Last July, Joe Zias, along with 65 other employees of the Israel Antiquities Authority (IAA), was fired. But Joe is not just anybody. He was the IAA’s—and one of Israel’s—leading physical anthropologists. He studies bones—including human bones.

Trained as an accountant, Zias did not turn to archaeology until he underwent what he calls an early “mid-life crisis,” at age 22. To escape the draft during the Vietnam war, Zias had traveled from the United States to Israel in 1966 on a Jewish peace corps program. Working the fields of a kibbutz on the Mediterranean coast, near Mount Carmel—a region where archaeologists have found remains dating back at least 100,000 years—Zias regularly overturned prehistoric artifacts. The “tremendous mystique” of holding something people had used tens of thousands of years ago led Zias, upon returning home to Detroit, to enroll at Wayne State University as an anthropology and sociology student.

In 1972, armed with a master’s degree in anthropology, Zias returned to Israel to work as a curator of prehistoric remains for what was then the Israel Department of Antiquities. One day, early in his tenure, Zias was walking through an excavation site with the renowned Israeli archaeologist Avraham Biran, long-time excavator of Tel Dan, who was then the director of the Department of Antiquities.b Pointing out the quantities of bones that had been dug up, Biran expressed the department’s need for an expert in bones. On Biran’s suggestion, Zias began studying physical anthropology at Hadassah Medical School in Jerusalem.

Zias became fascinated with paleopathology—the study of ancient diseases. Over the years, his articles on ancient dentistry, leprosy, lice, tapeworms and scurvy have appeared in dozens of journals, ranging from the Paleopathology Newsletter to The Journal of the American Dental Association to Biblical Archaeology Review.c At the Israel Antiquities Authority, he has examined human and animal bones from Jericho, Jerusalem, Beth-Shemesh and Masada, among other sites.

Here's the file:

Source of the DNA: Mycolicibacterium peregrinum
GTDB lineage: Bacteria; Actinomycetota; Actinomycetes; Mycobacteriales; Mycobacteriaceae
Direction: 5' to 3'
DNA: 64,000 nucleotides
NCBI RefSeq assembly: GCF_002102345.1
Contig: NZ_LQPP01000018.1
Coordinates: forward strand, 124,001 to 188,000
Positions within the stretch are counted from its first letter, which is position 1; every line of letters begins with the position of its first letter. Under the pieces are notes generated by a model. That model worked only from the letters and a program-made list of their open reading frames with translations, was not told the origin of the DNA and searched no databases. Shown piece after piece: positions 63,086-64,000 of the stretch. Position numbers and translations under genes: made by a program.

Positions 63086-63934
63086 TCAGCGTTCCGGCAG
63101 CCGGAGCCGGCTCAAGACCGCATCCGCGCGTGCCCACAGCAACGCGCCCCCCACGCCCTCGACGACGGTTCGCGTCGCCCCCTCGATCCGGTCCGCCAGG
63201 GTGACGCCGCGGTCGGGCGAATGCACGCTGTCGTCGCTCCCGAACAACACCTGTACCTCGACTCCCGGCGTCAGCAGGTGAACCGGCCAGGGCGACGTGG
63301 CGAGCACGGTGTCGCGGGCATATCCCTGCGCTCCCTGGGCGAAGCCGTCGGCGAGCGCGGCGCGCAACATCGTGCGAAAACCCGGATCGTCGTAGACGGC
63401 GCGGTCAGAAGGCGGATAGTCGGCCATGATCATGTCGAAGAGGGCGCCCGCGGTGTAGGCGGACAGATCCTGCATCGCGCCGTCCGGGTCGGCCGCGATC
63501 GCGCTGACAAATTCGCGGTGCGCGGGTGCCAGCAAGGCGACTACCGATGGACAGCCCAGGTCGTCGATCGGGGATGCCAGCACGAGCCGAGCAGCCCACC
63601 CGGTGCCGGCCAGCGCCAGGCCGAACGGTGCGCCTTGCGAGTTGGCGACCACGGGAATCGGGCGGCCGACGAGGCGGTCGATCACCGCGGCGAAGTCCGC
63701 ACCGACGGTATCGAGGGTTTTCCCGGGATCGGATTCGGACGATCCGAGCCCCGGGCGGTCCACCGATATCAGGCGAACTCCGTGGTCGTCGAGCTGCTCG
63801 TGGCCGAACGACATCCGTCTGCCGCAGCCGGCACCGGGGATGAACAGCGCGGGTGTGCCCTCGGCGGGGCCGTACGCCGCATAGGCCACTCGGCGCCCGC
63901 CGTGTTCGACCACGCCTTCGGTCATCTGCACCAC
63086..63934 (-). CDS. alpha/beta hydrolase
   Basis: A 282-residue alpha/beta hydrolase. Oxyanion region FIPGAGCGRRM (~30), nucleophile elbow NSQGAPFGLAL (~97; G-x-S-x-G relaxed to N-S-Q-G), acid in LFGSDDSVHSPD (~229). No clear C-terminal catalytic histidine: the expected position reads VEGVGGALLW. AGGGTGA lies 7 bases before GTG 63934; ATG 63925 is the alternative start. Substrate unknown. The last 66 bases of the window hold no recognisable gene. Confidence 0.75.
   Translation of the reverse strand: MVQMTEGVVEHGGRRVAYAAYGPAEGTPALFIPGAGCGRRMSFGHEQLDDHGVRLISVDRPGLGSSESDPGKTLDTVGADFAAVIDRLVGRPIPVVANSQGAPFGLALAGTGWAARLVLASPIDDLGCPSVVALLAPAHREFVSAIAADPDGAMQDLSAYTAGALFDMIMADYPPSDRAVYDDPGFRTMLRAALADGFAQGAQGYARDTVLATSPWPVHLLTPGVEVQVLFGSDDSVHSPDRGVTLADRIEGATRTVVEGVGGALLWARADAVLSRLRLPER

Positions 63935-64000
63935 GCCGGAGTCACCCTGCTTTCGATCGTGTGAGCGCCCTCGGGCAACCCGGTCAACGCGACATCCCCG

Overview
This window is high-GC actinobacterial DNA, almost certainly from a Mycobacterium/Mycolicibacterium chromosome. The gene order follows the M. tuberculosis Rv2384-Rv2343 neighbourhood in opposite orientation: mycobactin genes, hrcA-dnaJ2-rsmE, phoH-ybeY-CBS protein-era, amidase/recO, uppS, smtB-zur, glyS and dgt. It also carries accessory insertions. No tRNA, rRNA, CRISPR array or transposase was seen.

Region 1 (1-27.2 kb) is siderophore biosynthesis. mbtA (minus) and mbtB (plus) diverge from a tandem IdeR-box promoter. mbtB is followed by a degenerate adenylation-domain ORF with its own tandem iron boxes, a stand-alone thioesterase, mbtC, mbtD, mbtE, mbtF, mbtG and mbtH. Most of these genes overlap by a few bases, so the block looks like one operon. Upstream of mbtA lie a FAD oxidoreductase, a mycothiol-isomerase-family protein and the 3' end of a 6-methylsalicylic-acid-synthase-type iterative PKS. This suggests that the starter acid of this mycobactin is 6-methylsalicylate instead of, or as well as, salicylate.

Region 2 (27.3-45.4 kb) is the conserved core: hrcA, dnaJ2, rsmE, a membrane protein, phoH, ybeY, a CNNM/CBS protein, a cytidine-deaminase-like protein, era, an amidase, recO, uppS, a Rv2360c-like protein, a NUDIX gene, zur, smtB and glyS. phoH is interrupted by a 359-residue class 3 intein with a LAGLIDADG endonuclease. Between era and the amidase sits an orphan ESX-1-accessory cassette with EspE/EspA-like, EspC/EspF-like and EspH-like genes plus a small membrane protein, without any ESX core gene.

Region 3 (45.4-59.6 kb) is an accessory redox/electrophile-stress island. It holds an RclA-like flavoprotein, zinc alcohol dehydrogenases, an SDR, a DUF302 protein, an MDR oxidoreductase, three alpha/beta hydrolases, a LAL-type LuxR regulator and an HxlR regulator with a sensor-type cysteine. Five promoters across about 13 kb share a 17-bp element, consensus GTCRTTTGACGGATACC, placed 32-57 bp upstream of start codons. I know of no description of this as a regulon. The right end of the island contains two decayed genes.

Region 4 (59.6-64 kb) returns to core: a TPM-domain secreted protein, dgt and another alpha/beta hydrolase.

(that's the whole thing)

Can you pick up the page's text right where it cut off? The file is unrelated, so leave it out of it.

Zias says that his work with human remains has brought him immense personal satisfaction; it has also provided insights critical for the control of diseases today. When his work at the IAA ended abruptly this past summer, Zias was researching tuberculosis: the number-one killer disease in the world. By examining DNA from the remains of humans who died of tuberculosis in ancient times, Zias hopes to help determine who may be susceptible to the disease today. “If you want to know what’s coming down the line,” he says, “you have to know the past.” But no one with his experience remains at the IAA to carry on his work.

Perhaps Joe Zias will now be able to sleep uninterrupted. No longer will he be awakened in the early morning hours by anonymous callers. “At one time, I was getting a lot of obscene phone calls between 1 and 5 a.m. They would say, ‘You and your family should die. Your kids should get cancer. Your bones should get dug up.’ I’d put the answering machine on, and they would leave these long messages,” he says.

“My car has been vandalized many times. Eventually I took the sticker of the Israel Antiquities Authority off, and that helped a little.” Now he has removed it permanently.